He came up with the idea in March, originally planning to take one of his U.S. history classes to see the movie.
However, other teachers thought students who had A's for the first semester also should attend, so Flores had to change plans.
"It started to include more and more kids, so Mr. (Garth) Isom said ‘take them all,' " he explained, referring to the BUHS district superintendent.
He added, "Mr. Isom has been very helpful in that at the end of the year there's not much money and he found some.
"We had no problems getting chaperones for this one," added Flores with a laugh.
He praised The Movies for its help.
"The manager worked really well with us. They just went out of their way for us," he said.
Flores said he chose "Pearl Harbor" because of its content (the bombing of Pearl Harbor and the beginning of U.S. involvement in World War II) and the fact its release date was so close to Memorial Day.
"Since it's so close to Memorial Day, and there's no memorial for the World War II veterans, I feel the students need to know and be aware of the sacrifices they did," said Flores.
"Even though it's Hollywood, it's entertainment and it's not going to be totally accurate," he said.
Flores added he hopes students still gain "just an awareness of what happened in World War II … hopefully they'll gain an awareness for the battle and respect for the veterans."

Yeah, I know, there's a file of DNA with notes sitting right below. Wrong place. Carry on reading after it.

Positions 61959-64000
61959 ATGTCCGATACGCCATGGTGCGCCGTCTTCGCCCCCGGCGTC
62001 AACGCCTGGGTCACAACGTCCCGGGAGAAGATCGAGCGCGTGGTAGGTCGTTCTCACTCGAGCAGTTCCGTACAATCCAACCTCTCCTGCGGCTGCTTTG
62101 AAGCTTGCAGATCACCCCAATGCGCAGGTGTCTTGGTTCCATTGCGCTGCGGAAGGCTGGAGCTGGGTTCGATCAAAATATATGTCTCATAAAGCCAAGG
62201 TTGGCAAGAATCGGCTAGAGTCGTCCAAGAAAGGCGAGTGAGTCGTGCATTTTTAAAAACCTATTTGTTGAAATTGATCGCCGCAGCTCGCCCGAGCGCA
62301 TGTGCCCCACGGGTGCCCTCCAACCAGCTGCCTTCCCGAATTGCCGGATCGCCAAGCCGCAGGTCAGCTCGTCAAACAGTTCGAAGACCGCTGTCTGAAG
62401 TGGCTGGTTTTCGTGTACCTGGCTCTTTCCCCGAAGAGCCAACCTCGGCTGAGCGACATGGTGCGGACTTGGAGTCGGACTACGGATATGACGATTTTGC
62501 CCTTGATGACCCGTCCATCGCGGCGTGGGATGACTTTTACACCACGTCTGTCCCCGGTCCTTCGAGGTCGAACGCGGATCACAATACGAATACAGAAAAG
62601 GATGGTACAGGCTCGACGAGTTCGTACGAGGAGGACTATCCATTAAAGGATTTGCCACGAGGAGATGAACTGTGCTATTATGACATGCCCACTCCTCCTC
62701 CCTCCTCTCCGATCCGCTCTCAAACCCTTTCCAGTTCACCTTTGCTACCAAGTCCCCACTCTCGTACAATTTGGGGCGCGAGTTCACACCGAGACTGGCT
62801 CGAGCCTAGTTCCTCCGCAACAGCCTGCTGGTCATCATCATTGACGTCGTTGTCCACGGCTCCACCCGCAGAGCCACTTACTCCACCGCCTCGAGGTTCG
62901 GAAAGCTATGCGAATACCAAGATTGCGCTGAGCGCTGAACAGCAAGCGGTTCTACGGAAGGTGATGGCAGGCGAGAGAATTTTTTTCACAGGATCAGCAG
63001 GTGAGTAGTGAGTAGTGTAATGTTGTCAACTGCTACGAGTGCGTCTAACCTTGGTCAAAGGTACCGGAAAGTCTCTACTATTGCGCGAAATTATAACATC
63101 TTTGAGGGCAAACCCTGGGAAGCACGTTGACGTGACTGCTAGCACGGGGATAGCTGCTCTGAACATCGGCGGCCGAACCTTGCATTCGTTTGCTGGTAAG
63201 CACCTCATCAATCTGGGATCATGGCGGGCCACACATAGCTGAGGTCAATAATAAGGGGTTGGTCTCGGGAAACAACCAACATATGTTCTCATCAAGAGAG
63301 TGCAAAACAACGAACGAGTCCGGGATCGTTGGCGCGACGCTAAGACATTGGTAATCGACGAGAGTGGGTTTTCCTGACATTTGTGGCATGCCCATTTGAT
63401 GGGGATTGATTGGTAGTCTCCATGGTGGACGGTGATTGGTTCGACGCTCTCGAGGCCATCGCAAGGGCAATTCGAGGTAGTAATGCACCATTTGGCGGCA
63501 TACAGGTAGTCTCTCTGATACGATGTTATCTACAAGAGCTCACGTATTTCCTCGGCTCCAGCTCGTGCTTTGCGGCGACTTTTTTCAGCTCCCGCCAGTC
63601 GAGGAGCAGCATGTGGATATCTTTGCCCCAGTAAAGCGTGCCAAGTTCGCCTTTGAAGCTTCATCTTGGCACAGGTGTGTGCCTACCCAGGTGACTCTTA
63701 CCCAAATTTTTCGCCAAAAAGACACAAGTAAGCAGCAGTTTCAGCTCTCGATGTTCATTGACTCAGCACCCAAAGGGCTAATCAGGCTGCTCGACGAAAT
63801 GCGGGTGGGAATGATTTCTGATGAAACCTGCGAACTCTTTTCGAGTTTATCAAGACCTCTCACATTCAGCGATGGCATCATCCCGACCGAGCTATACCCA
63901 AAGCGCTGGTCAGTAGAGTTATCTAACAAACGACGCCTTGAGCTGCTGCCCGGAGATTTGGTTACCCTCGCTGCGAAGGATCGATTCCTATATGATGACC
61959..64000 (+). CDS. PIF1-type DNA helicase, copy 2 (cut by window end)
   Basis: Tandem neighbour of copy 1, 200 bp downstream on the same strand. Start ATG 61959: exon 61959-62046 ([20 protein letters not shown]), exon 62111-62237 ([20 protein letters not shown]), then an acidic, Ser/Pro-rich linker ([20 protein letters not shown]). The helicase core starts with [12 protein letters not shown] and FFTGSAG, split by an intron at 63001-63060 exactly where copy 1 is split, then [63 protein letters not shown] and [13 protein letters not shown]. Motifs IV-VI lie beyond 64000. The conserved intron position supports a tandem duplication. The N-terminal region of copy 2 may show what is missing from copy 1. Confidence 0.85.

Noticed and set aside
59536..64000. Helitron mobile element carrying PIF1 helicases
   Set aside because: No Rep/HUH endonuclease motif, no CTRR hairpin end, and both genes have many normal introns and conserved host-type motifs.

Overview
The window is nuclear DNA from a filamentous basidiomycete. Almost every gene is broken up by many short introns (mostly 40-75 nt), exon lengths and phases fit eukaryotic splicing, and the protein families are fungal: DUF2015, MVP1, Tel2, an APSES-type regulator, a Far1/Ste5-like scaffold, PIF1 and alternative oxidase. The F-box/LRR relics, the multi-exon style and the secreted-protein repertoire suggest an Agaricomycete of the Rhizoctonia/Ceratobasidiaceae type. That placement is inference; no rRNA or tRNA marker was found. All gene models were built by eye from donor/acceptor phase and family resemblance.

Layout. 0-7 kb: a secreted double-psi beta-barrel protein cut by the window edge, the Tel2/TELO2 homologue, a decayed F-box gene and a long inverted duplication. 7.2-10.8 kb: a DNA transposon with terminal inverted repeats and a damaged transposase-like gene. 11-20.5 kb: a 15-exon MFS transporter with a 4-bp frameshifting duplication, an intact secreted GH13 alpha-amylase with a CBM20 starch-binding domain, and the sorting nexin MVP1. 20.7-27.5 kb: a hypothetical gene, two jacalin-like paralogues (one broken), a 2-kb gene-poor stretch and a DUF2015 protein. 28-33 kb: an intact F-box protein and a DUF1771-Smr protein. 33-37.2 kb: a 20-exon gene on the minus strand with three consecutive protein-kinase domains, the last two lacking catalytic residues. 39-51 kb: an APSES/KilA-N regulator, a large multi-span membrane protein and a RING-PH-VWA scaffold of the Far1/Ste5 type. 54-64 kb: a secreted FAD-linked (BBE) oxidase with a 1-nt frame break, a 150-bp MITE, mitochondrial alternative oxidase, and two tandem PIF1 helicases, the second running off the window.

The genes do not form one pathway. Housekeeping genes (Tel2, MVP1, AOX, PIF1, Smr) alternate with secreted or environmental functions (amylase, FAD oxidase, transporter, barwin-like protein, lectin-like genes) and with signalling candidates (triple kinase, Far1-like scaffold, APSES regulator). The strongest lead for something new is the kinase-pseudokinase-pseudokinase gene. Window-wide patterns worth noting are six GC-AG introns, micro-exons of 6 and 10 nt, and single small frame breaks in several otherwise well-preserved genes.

That was the aim of another teacher present, Jim Weaver, whose world cultures students made up almost 40 percent of those in attendance.
"We're about to start studying World War II, so hopefully they'll have some idea of what I'm talking about," said Weaver of bringing his students to the movie.
He hoped the film would "promote discussion among the students about what happened in the movie and what we're talking about."
Weaver said he often uses Hollywood dramatizations in class to give students a picture of what they're studying.
He said "Gladiator" and "Saving Private Ryan" are two he uses.
"I edit them and only show the landing on the beach," he added.
Victor Martinez, a U.S. history teacher, said the movie was a good reward for his class.
"A lot of students regretted they didn't have the grades to go out," he said.
"I'd like to come out again in smaller groups with certain classes," Martinez added.
He continued, "It's important as teachers we make the connection between the release date and the event."
He said he likes the "atmosphere of the film."
"Even though its embellished, the culture, the dress of that era … that's hard to do in the classroom," said Martinez.
While the students appreciated the reward and the film, they seemed to appreciate the veterans even more.
"I have a lot more respect for those people now," said sophomore Meg Allen, 15, after watching the movie.
"It's hard to imagine it really happened," she added.
Josais Aguiar, 17, a senior, said, "It puts into perspective what we learned in class."
Trisha Maden, 17, a senior, said she liked how "they portrayed the president about finding out" about the attack.
"It's definitely a good reward," she said, adding if she were not a senior, the incentive of going to a movie "absolutely" would motivate her to better grades.
Tanya Ulloa, a junior, 16, said the movie, "shows us how it actually was."
She added, "It make me want to learn more about what really happened."
Staff Writer Laura MacKenzie can be reached at 337-3442.